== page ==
When talking about encaustic painting, Margaret Bertrand can wax poetic.
As the sole Central Coast artist with work in the encaustic exhibit at the Morro Bay Art Center, Bertrand wasn't bothered that she didn’t win any awards. Rather, she was elated that three of her wax paintings were accepted in this international juried show. “Consequential Fusion: Messages in Wax” features 43 artists from California to Massachusetts, from Alaska to Thailand, and more than 100 works of art.
Before showing her own entries to a visitor, Bertrand nearly caressed the first-place entry, running her hand an inch from its waxy surface.
“You might wonder why this piece took first place,” she said of “Entropy,” by Susan Delgavis of Anchorage, Alaska. The square of white plastered birch and wax with pen-and-ink dots and lines resembles a chart of a reversed night sky. Bertrand praised its smoothness, clarity and transparency. “You can see the design below interplay with the top design,” she said. “I'm sure that's what attracted the judges to it.”
Exhibit jurors and judges were Cal Poly art instructor Michael Barton Miller of Los Osos, Daniella Woolf of Santa Cruz, and Dane Goodman of Santa Barbara.
The range of styles, techniques and themes in the exhibit is immense. Most are abstract, some still lives of fruit, a few animals, landscapes and figurative work. Artists incorporated printed material, photographs, wire, found objects, even pistachio shells.
Encaustic's popularity is on the rise, after waxing and waning since ancient times. An art form involving bees wax from the Middle Ages to the 18th Century, encaustic was replaced by less difficult paints, then returned for a few decades. Pop artist Jasper Johns initiated its resurgence in the 1930s.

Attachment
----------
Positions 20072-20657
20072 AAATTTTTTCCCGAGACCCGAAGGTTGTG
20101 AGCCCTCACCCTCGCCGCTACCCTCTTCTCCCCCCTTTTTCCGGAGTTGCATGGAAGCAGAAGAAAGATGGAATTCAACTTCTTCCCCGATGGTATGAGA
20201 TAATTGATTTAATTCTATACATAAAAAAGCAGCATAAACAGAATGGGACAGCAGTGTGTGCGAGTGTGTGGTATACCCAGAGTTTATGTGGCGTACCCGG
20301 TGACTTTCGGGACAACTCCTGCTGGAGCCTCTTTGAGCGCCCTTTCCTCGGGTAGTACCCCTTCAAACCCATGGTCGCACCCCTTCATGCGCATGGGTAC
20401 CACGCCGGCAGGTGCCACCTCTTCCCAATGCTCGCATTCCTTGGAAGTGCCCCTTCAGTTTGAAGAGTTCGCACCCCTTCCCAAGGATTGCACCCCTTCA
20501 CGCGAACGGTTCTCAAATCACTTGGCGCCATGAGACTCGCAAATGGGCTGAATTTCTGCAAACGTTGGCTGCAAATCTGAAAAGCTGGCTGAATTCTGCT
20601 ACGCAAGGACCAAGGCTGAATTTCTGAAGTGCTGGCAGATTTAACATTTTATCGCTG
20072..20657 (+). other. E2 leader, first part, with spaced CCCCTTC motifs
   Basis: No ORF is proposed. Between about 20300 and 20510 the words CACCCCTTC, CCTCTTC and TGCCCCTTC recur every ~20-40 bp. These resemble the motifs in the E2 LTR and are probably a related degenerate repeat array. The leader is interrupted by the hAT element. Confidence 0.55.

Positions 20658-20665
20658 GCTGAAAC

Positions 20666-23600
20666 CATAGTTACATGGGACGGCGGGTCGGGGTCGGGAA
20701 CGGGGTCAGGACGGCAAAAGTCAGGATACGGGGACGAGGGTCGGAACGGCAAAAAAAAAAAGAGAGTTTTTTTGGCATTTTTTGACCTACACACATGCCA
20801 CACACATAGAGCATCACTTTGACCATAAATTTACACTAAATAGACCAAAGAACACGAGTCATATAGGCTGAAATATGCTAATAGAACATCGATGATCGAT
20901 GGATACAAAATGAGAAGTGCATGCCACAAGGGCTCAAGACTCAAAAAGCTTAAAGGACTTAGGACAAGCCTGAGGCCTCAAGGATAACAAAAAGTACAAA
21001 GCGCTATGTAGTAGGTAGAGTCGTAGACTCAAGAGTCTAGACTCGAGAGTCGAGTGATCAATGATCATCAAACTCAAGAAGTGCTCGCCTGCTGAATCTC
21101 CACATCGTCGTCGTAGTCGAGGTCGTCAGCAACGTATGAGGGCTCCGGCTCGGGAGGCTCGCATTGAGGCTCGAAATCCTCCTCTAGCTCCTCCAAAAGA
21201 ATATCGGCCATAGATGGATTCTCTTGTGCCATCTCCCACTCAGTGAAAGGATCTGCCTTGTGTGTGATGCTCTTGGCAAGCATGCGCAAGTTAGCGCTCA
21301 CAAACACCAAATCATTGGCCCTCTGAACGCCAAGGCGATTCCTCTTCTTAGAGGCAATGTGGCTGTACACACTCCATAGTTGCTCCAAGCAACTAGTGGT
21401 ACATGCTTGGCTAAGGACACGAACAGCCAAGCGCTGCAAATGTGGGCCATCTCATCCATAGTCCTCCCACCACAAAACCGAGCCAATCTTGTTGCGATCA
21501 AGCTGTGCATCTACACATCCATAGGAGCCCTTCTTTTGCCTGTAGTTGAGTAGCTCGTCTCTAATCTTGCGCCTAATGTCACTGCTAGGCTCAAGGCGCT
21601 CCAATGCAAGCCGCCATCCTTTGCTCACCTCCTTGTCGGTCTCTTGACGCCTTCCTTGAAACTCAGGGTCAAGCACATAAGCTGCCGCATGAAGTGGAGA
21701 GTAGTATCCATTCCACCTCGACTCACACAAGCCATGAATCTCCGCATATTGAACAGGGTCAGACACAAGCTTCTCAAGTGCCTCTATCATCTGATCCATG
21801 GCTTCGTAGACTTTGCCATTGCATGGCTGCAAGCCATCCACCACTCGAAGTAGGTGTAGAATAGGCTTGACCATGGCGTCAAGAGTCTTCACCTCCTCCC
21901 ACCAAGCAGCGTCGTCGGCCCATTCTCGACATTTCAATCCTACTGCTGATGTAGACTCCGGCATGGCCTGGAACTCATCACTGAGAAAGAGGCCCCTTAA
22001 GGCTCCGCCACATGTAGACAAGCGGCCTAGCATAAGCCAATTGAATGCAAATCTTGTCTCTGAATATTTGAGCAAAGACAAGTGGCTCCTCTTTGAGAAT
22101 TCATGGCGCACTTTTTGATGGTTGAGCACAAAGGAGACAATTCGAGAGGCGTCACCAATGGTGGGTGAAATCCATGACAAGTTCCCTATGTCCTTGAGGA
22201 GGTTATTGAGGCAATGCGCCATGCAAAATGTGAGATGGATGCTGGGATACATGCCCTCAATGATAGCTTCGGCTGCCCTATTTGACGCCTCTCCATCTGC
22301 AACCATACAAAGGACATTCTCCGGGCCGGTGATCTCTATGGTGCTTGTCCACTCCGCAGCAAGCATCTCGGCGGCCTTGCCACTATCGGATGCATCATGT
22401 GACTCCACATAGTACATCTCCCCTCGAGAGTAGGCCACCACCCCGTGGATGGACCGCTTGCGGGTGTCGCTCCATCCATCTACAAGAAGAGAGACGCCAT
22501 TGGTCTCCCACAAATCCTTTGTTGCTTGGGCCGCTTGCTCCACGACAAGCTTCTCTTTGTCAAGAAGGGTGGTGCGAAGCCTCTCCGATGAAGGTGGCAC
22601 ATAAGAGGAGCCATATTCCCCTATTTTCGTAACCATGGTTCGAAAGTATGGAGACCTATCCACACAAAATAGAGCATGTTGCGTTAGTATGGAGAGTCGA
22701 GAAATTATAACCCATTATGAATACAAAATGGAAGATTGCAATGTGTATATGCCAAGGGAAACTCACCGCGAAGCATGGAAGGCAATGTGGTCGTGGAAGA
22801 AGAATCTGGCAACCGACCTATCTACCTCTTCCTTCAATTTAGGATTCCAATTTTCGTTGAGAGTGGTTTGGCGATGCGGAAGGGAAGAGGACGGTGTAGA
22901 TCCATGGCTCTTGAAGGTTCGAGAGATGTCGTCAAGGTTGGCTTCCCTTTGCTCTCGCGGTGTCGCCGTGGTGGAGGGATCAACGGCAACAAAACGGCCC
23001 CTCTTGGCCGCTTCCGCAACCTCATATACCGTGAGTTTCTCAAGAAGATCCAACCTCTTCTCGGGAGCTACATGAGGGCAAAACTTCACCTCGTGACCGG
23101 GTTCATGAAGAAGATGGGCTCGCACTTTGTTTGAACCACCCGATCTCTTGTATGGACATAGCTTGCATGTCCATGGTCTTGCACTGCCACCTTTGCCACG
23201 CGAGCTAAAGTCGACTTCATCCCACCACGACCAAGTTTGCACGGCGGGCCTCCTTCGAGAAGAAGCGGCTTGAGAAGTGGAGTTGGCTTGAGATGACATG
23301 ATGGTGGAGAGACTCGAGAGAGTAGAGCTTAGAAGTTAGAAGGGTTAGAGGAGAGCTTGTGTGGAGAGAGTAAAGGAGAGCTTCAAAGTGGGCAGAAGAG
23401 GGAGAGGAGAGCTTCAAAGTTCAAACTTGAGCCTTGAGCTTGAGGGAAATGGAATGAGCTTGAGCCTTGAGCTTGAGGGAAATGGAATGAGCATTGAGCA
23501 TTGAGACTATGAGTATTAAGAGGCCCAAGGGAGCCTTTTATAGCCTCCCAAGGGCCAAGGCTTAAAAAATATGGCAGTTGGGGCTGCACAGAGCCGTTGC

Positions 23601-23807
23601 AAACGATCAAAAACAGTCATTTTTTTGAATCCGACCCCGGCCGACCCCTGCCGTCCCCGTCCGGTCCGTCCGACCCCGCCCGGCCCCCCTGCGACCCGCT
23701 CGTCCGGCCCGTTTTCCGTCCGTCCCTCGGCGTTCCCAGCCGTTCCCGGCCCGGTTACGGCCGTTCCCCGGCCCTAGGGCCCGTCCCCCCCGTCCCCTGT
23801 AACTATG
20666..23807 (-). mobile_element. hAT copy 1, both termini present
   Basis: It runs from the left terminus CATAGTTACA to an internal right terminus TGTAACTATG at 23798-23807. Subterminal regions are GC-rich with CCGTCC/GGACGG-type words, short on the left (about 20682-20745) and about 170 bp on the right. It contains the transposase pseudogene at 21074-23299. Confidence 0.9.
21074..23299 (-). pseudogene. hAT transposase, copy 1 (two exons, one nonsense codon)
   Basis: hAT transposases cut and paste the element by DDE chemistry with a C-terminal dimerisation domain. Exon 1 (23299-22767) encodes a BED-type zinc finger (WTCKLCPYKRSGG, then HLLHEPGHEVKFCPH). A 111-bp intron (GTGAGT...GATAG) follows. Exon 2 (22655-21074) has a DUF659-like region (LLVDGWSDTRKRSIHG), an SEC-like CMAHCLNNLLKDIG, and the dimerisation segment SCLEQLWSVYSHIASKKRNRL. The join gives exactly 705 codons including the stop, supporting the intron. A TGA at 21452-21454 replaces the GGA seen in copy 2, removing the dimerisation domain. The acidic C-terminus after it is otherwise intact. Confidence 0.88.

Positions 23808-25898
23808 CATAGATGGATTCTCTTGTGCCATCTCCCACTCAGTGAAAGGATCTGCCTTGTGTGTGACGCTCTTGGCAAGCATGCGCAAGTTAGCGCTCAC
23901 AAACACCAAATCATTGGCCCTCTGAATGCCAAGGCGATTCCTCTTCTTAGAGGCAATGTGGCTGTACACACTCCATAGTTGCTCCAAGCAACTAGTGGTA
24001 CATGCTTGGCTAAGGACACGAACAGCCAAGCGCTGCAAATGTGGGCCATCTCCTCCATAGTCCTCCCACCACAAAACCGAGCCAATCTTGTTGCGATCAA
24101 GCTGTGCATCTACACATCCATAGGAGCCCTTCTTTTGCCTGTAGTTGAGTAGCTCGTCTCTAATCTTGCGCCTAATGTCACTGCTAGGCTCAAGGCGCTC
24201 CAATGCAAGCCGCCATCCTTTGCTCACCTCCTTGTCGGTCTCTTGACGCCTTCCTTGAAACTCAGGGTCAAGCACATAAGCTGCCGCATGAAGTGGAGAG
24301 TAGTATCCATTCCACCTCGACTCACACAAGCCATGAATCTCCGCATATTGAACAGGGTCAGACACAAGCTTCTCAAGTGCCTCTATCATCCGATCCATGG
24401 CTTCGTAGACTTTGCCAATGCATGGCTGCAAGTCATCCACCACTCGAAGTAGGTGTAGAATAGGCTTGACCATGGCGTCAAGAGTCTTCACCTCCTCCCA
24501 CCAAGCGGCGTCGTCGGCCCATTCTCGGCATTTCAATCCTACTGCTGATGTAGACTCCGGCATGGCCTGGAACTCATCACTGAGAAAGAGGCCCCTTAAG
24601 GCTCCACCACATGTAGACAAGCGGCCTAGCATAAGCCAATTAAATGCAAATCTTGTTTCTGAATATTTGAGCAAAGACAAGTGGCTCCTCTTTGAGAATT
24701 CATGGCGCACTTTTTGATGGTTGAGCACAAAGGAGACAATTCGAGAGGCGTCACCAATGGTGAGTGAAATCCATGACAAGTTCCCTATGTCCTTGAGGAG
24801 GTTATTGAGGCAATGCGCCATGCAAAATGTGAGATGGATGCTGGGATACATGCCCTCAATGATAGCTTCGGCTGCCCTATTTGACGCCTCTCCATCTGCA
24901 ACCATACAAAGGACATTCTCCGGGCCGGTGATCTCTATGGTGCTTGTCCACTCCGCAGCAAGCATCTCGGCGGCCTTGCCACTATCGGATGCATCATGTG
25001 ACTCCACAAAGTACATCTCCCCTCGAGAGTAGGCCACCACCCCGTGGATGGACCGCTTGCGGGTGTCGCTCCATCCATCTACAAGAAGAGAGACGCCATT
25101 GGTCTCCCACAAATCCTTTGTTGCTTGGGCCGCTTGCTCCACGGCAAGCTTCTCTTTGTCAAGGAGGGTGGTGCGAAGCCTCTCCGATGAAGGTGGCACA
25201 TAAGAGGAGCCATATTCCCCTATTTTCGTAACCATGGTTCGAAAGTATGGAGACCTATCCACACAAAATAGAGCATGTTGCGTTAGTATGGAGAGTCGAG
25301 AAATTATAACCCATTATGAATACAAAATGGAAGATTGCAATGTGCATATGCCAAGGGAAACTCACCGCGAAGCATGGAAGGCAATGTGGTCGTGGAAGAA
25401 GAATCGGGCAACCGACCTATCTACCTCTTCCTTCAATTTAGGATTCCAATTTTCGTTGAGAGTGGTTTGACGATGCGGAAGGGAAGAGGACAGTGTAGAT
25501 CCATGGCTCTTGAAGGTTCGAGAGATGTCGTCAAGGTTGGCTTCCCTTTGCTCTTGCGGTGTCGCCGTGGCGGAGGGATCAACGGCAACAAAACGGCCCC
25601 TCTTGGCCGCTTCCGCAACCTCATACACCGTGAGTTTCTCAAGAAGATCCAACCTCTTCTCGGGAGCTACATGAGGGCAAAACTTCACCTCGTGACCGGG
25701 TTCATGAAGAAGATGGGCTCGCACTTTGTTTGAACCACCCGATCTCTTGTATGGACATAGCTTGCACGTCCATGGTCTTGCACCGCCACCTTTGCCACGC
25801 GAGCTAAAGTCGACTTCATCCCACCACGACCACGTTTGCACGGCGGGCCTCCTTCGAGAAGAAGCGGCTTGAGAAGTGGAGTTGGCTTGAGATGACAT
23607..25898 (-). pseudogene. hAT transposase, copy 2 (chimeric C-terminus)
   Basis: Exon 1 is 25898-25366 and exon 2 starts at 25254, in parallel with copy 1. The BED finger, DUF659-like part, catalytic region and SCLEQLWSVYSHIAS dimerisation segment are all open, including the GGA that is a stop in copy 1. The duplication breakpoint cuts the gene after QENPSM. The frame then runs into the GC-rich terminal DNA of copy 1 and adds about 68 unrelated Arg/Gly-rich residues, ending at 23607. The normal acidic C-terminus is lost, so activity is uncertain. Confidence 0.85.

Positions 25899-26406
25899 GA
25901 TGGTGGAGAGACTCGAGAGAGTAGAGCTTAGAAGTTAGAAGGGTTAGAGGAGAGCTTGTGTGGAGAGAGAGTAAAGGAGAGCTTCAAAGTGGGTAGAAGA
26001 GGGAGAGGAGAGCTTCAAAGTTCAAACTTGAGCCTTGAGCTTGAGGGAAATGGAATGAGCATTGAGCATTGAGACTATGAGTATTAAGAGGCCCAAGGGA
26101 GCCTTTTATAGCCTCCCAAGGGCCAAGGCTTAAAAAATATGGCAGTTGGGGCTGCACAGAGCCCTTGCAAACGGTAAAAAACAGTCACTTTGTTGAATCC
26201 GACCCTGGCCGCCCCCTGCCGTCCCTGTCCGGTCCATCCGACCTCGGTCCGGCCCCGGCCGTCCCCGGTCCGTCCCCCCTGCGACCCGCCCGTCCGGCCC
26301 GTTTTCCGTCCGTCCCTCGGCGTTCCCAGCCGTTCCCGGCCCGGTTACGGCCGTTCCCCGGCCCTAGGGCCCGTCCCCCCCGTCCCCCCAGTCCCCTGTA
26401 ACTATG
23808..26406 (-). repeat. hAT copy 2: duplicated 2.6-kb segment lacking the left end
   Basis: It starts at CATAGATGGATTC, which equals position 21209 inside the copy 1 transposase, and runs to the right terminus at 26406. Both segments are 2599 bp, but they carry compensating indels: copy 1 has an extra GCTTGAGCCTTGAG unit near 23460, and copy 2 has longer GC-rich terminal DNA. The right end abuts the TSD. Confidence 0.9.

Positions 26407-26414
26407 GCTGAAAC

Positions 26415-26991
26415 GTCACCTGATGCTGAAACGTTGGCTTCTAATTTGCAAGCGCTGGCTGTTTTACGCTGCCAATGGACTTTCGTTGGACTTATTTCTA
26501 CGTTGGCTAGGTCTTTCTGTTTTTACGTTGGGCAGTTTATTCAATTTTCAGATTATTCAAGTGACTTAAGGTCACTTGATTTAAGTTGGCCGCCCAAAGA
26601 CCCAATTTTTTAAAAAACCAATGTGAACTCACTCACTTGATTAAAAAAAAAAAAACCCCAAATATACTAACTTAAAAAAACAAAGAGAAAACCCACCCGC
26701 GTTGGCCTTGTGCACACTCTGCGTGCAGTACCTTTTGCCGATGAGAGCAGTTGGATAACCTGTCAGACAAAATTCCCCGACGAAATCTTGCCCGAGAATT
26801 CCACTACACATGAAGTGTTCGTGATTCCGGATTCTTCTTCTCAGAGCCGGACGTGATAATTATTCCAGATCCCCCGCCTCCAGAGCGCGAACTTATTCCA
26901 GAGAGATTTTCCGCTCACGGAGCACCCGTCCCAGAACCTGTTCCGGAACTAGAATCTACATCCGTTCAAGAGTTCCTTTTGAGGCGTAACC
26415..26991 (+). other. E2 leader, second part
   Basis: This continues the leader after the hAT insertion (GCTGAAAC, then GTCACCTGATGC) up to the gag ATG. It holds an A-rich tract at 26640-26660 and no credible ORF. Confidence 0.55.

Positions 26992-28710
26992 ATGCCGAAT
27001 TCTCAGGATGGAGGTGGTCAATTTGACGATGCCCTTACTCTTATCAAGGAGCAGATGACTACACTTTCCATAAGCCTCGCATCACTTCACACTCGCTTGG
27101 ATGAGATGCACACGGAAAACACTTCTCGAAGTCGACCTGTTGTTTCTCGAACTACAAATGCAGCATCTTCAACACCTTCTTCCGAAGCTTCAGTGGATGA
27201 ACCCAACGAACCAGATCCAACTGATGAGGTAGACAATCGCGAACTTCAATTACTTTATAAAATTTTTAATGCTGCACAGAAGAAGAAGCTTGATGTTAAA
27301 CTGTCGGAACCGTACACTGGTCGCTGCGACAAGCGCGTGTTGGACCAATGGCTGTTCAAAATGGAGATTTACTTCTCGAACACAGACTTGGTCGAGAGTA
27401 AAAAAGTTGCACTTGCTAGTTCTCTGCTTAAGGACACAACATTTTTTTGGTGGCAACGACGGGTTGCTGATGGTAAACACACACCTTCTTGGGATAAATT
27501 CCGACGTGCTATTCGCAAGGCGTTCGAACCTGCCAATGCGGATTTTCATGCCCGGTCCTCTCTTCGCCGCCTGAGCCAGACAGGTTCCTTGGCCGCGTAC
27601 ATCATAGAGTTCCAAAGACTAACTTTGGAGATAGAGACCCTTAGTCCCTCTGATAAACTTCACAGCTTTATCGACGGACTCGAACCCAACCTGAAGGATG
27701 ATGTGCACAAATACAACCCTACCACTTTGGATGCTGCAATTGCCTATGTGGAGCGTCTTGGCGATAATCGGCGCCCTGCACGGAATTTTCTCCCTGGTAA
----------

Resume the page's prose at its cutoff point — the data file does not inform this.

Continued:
Bertrand has been working in encaustic for four years, since taking a class with husband Robert Dodge, and Flo Bartell, Morro Bay Art Association president and show coordinator.
Although Bertrand, a Los Osos resident for eight years, has worked in acrylic, papermaking and print-making, encaustic offers her new ways to create art.
“The beauty of encaustic is you can do collage with it, you can carve on it, you can do layers of wax on it,” she said.
Bertrand is showing three waterfalls in a broad spectrum of colors. “I use colors that are already mixed,” she said, to avoid the toxic resin needed along with pigment. One company's brochure shows nearly 100 choices in its color chart.
Bertrand's pieces are titled “Waterfall 7, 8, and 9,” and the series continues to flow from her brushes. “I'm on 22 now.”
Her theme was inspired by Suzuki Roshi, founder of the San Francisco Zen Center, who compared waterfalls to life's journey. Bertrand paraphrased Roshi: “You're connected before life ... life is like a 100-foot drop. You spray out and then you're connected again.”
The metaphor could apply to the array and cohesiveness of the exhibit.